While courses on art are taken by a lot of college students, many are still confused by art analysis. Some students are under the notion that art analysis is about offering a personal opinion regarding an artwork. Some students, on the other hand, think that art analysis is about describing an artwork. While art analysis involves both description of and personal opinion regarding a work of art, it goes beyond these; rather, art analysis looks finely into the visual elements and principles of design to determine how these function in the artwork and elicit a response from the viewer.
Formal Analysis versus Contextual Analysis
A common cause of confusion among students is the nature of the analysis itself. Art can be analyzed in different ways, but the two major types of analysis are formal analysis and contextual analysis. In this post, we look into formal analysis.
As the term itself suggests, formal analysis is the analysis of the “form” of an artwork. The general form, in turn, involves the visual elements as well as principles of design. In other words, formal analysis is concerned more with looking at the formal characteristics rather than finding out the meaning of the work or the underlying message of the artist. To understand better, remember that the visual elements of the work include but are not limited to the following:
- Light and shadow
Meanwhile, principles of design include the following:
In writing the formal analysis, what you should do is examine the individual elements and principles. Note that not all elements and principles apply to an artwork. Most of the time, you will be able to look at only a few of these. In fact, it will be better if you focus only on the most important visual characteristics, since this will help you create a narrow claim that you can defend better. Analyzing too many visual characteristics at once risks making your paper incoherent and confusing.
Some of the questions you may ask yourself are the following: What characteristics stand out for you? How would you describe the colors? How would you describe the lines? Does the composition look balanced or unbalanced? How do the figures draw your gaze? How do the elements make you feel? What do you think the artist wants you to feel?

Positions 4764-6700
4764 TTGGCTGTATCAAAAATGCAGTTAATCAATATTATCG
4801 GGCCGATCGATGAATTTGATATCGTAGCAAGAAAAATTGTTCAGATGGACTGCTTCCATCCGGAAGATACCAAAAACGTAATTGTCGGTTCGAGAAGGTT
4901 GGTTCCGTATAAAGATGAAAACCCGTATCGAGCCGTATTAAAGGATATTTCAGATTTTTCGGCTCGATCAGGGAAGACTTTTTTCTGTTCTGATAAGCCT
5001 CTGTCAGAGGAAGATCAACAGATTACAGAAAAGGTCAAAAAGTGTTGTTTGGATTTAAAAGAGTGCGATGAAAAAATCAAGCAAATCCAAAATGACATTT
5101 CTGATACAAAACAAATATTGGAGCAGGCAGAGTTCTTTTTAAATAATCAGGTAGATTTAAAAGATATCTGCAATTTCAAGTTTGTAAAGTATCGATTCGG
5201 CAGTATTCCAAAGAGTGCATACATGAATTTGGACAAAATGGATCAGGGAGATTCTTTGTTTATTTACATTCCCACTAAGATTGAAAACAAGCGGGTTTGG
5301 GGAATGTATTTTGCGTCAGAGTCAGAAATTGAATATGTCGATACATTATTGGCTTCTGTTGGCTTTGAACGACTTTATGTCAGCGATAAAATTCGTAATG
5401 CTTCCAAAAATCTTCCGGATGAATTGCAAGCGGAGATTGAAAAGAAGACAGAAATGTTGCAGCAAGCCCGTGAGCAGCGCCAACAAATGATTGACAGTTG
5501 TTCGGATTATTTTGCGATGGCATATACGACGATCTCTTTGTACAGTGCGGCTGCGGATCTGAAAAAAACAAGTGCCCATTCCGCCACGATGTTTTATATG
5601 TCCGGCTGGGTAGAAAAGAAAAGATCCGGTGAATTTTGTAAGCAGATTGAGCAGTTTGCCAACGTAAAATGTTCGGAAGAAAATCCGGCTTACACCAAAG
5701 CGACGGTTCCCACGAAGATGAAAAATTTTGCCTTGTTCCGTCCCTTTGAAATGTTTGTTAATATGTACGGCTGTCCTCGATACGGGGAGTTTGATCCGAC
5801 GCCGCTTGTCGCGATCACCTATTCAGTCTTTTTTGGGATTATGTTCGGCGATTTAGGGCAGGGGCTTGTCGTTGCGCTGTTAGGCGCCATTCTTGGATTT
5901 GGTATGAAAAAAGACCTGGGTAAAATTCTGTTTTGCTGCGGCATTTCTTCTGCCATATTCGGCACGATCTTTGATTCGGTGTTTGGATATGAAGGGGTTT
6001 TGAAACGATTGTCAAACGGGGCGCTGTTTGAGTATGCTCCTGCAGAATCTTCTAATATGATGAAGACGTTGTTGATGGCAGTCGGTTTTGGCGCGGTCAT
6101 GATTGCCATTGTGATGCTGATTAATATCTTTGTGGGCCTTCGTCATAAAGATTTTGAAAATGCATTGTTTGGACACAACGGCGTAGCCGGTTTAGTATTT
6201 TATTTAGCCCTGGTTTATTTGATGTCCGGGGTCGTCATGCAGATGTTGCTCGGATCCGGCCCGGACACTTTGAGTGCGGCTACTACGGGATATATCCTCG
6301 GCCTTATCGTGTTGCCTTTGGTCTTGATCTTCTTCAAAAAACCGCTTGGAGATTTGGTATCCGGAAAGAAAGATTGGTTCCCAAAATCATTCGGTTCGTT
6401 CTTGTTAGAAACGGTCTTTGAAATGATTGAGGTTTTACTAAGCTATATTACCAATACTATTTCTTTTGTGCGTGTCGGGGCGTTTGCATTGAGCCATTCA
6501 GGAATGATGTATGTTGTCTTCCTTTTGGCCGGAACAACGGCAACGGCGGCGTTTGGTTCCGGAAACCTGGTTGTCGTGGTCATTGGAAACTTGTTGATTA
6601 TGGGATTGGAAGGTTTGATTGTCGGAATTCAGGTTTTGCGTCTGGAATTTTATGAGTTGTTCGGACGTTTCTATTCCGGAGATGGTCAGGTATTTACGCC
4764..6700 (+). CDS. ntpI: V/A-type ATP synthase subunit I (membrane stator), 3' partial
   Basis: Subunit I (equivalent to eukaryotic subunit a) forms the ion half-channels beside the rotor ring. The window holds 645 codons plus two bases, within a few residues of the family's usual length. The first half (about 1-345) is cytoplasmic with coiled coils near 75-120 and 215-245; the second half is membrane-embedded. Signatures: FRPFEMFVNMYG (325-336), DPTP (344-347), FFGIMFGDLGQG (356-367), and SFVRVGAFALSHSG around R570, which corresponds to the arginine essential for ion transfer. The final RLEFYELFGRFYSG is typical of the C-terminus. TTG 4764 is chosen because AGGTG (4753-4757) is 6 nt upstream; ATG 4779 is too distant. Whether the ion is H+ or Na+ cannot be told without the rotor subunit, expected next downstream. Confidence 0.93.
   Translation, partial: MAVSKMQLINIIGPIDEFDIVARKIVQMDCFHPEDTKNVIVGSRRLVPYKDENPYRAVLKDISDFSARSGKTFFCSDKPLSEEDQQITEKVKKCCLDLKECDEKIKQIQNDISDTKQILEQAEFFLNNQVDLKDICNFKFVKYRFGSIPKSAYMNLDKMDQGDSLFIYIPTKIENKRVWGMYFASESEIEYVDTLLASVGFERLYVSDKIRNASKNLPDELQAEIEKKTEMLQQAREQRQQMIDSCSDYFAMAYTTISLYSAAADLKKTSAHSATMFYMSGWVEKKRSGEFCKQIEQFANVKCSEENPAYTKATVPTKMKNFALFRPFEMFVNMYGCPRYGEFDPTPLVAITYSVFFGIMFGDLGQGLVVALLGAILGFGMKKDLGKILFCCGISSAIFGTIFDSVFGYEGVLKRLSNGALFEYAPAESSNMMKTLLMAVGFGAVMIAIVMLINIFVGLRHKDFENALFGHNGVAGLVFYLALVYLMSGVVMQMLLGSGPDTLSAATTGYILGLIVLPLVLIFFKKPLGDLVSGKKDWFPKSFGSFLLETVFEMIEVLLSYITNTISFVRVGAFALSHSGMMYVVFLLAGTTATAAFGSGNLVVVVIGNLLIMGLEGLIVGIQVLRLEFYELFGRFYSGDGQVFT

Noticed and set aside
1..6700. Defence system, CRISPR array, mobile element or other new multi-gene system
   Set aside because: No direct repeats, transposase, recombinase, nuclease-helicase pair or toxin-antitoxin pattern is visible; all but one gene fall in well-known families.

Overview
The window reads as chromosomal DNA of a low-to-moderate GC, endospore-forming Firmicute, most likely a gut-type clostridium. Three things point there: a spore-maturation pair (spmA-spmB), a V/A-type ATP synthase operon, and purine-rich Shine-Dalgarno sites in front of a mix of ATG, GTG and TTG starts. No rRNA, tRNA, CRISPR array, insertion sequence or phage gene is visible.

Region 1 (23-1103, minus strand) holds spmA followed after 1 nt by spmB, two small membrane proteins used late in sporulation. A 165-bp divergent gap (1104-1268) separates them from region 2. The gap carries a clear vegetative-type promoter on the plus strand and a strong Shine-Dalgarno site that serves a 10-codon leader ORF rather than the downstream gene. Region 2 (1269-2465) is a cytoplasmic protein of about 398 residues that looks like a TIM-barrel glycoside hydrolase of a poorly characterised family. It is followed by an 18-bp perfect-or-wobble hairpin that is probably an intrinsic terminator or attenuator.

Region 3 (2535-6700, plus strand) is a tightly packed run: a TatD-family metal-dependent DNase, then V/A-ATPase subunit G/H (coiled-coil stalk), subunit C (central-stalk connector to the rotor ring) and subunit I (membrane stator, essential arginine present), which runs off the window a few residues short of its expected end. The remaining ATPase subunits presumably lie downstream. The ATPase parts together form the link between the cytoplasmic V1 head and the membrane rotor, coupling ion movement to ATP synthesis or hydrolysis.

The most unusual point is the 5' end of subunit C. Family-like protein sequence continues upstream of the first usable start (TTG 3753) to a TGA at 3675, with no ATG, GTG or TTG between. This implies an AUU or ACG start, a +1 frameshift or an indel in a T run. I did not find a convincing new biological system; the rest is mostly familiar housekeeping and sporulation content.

Once you have thoroughly examined the work, you can proceed to formulating a cohesive thesis statement.
To understand formal analysis better, let us take a look at an example. Below is a marble sculpture titled Apollo and Daphne by the Italian artist Gianlorenzo Bernini. The sculpture depicts the moment the nymph Daphne turns into a laurel tree in order to escape the god Apollo who has become enamored with her.
Now, there are various characteristics that can be considered here, but the most prominent are the use of line and directionality. These characteristics allow the viewer to not only fully appreciate the narrative that the artwork presents but also give the work the sense of chaotic and dynamic movement that is inherent to the story itself.
Firstly, one of the more noticeable things about the sculpture is how most of the lines form a curve that leads the eyes from the bottom left (Apollo’s feet) to the upper right (Daphne’s hands). The lines are smooth and sinuous, and they have a sense of delicacy about them. But what the lines accomplish is the successful retelling of the story. According to the myth, Apollo was chasing after Daphne when the latter prayed to her father, a river god, to turn save her. She then became a tree just before Apollo caught up with him. The ascending curve that the lines make enables the viewer to see Apollo first, followed by the human Daphne, and ultimately the first parts of Daphne to turn into a tree. The lines, therefore, help tell the story in chronological order because we (a) see Apollo, (b) see Daphne running from him, and (c) Daphne turning into a tree. Furthermore, the upward curve helps create a sense of rising action, as opposed to a downward line that is more associated with dissipation of action.
Secondly, the directionality of the work also helps in conveying movement. A viewer may notice how Apollo’s right leg is resting on the ground and slightly bent, as if it is absorbing the weight of his body. His left leg, on the other hand, is behind him and hanging mid-air. Apollo’s weight is therefore unequally distributed as he assumes the position of someone running, and this creates the feeling that he is moving. Similarly, Daphne’s center of gravity is odd despite assuming a more stating position. She seems to tilt forward, and the only thing preventing her from tipping is the tree bark that envelops her legs. On the top, Daphne’s hair spreads out as if she has suddenly turned her head. And finally Apollo’s wrap billows behind him. The contrasting directions of the bodies and other parts of the sculpture all come together to create a sense of motion. The sense of motion, in turn, is highly effective in expressing the sense of action and disorder that are at the heart of a story about a chase.
While the above is a partial sample of a formal analysis, it should give you some insight into how to conduct a formal analysis. Some other points to remember are the following:
- Follow the basic structure of a paper by including an introduction with a thesis statement, a main body that expounds on your thesis, and a conclusion.
- Include a short description of the work in the beginning of the paper. Mention the title, the name of the artist, the date the work was executed, the medium, and the current location.
- Italicize or underline the title of the artwork. If the title is long, mention it in full the first time and then use a shortened title in the rest of the paper.